Object destructuring in function parameters

We've seen the power of arrow functions to make our code far more concise, allowing us to remove a lot of boilerplate in creating functions. JS developers often reach for conventions like using arrow functions over regular functions for simple reasons, namely, less typing. Any developer who has written large applications with thousands of lines of code will tell you that it gets tiresome to have to write the function keyword over and over again.

In this video we're going to utilize arrow functions with a couple of other patterns to make our code even more succinct.

Let's say we have a simple function that is responsible for greeting our user in our application:

const user = { first: "Mark", last: "Zuckerberg" };

function greetUser(user) {
  return `Welcome back, ${user.first} ${user.last}`;
}

At the moment, our code is written with a function declaration and accepts the user's first and last name and returns to them a custom greeting.

But we can make this more succinct with the help of an arrow function, especially as simple a function as this. Take some time right now and convert this function into an arrow function...

We can remove the function keyword and assign the function to a variable with the name greetUser, add the fat arrow, and then remove the function body and explicit return and now the body is returned implicitly.

const greetUser = (user) => `Welcome back, ${user.first} ${user.last}`;

Note also that we can remove the parentheses around the parameters since we only have one parameter. We can only remove them if we have just one.

So we've cut down our code quite a bit, and turned three lines of code into just one. But we can improve it even more.

Let’s begin with destructuring. You remember from the object section that we can use the feature destructuring to more easily access properties from their objects. And what's neat is that with function parameters that are objects, we can perform destructuring right in the parentheses.

So now instead of having to repeat ourselves and say user.first and user.last, we can just destructure first and last and drop the user reference entirely:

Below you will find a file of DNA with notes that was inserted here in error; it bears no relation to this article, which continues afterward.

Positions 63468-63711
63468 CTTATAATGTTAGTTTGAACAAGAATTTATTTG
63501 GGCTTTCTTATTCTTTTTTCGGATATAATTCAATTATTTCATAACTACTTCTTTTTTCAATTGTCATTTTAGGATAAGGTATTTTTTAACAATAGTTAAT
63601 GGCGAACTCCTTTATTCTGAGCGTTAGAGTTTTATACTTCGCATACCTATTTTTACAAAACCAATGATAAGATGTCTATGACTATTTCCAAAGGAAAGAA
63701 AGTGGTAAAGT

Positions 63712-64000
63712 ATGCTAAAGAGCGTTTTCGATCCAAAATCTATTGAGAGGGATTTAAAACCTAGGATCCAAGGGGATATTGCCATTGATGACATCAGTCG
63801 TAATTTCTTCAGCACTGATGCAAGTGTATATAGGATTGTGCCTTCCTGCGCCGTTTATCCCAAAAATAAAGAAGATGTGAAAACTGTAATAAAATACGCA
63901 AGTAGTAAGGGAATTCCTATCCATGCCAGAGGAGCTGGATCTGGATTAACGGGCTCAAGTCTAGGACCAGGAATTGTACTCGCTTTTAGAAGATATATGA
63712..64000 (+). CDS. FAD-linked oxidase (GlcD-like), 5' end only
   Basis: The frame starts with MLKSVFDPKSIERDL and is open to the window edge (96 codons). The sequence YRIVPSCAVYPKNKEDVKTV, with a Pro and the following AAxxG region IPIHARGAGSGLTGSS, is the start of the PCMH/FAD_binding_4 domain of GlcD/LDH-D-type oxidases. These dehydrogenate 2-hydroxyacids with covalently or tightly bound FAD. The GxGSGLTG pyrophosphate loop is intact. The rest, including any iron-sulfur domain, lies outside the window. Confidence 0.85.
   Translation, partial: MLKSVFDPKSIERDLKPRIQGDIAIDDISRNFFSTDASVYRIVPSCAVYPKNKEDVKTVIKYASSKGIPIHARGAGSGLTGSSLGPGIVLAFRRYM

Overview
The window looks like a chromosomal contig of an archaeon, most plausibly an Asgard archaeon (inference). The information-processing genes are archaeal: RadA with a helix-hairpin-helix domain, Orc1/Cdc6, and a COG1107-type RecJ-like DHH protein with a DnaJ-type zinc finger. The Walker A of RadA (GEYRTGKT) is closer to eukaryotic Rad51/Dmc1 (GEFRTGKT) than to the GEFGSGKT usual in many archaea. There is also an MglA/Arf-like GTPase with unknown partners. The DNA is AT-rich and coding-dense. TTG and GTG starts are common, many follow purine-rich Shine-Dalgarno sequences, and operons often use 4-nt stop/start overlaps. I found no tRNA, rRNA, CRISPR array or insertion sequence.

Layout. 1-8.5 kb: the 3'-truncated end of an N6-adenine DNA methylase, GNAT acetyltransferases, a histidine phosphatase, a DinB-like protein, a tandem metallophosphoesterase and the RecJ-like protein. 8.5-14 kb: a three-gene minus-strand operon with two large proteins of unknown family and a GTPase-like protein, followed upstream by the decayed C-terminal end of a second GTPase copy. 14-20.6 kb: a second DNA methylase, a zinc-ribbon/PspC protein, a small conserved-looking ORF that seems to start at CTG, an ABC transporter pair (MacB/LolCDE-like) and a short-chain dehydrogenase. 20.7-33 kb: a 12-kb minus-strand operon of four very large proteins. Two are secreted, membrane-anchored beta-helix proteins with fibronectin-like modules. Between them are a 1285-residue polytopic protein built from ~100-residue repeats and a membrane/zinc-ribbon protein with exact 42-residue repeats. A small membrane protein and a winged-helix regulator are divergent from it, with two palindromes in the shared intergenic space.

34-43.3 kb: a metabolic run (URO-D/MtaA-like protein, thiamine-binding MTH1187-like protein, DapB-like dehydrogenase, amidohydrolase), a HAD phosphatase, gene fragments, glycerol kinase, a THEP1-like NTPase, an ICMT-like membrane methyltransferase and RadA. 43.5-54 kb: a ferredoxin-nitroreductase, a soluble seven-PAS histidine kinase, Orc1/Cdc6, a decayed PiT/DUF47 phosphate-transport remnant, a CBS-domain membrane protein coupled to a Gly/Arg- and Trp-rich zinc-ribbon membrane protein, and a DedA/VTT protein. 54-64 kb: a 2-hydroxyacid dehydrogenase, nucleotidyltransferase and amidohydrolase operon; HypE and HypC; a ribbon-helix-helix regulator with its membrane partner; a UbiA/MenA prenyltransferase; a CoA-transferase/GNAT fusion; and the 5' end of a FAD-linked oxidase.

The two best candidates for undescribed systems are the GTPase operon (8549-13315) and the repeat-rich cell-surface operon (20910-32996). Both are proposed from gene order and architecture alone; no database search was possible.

const greetUser = ({ first, last }) => `Welcome back, ${first} ${last}`;

Now we're being even more concise. Note a couple things here, however. First, this object destructuring function parameters is not only possible with arrow functions. We can do them in function declarations as well. And also, we need to add back our set of parentheses around the parameters when we destructure objects in them. We can't just have an object as our parameters for a function. The following is invalid JS:

const greetUser = { first, last } => `Welcome back, ${first} ${last}`;

Now let's do more with our current user data--let's say we have a couple more data point about our users, let's say this is part of a social media application, so we have their total number of posts and when they were last active. So let's update our user object:

const user = {
  first: "Mark",
  last: "Zuckerberg",
  totalPosts: 104,
  lastActive: "yesterday",
};

And using this data, we want to create a function that better displays this data, for example in their profile page, so let's call this new function formatUser, and we'll make it an arrow function:

const formatUser = () => {};

And once again, it will accept the user object, and in the parameters, we'll destructure all of the properties:

const formatUser = ({ first, last, totalPosts, lastActive }) => {};

And we're going to return our data on not a string this time, but an object, which will have two properties: username and activity. For username, we'll concatenate first and last, and for activity, we'll say X posts total, last active etc:

const formatUser = ({ first, last, totalPosts, lastActive }) => {
  return {
    username: `${first}${last}`,
    activity: `${totalPosts} posts total, last active ${lastActive}`,
  };
};

So we're returning an object, but we're having to do so explicitly. Is there a more concise way to return an object from an arrow function implicitly?

There is. All we have to do is remove the return statement, as well as the function body and almost exactly like our destructured parameters, we wrap a set of parentheses around the object we want to return. This brings back our implicit return and again cuts down a couple lines of code in the process:

const formatUser = ({ first, last, totalPosts, lastActive }) => ({
  username: `${first}${last}`,
  activity: `${totalPosts} posts total, last active ${lastActive}`,
});

And if we wanted to, we could try to stuff all of this on a single line to make it even more concise, but that thought should give us a moment of pause.

When it comes to using these techniques that we've gone through that help make our code more succinct and to the point, be mindful that you don't go too far and use too many of these at once. It may be easier to write less code, but ultimately it is best to write code that is easy to read, both for yourself and others.

So just because you can in many cases doesn't mean you should. With that said, we can trim down a lot of repetitive code by using arrow functions with their implicit return and parameter destructuring.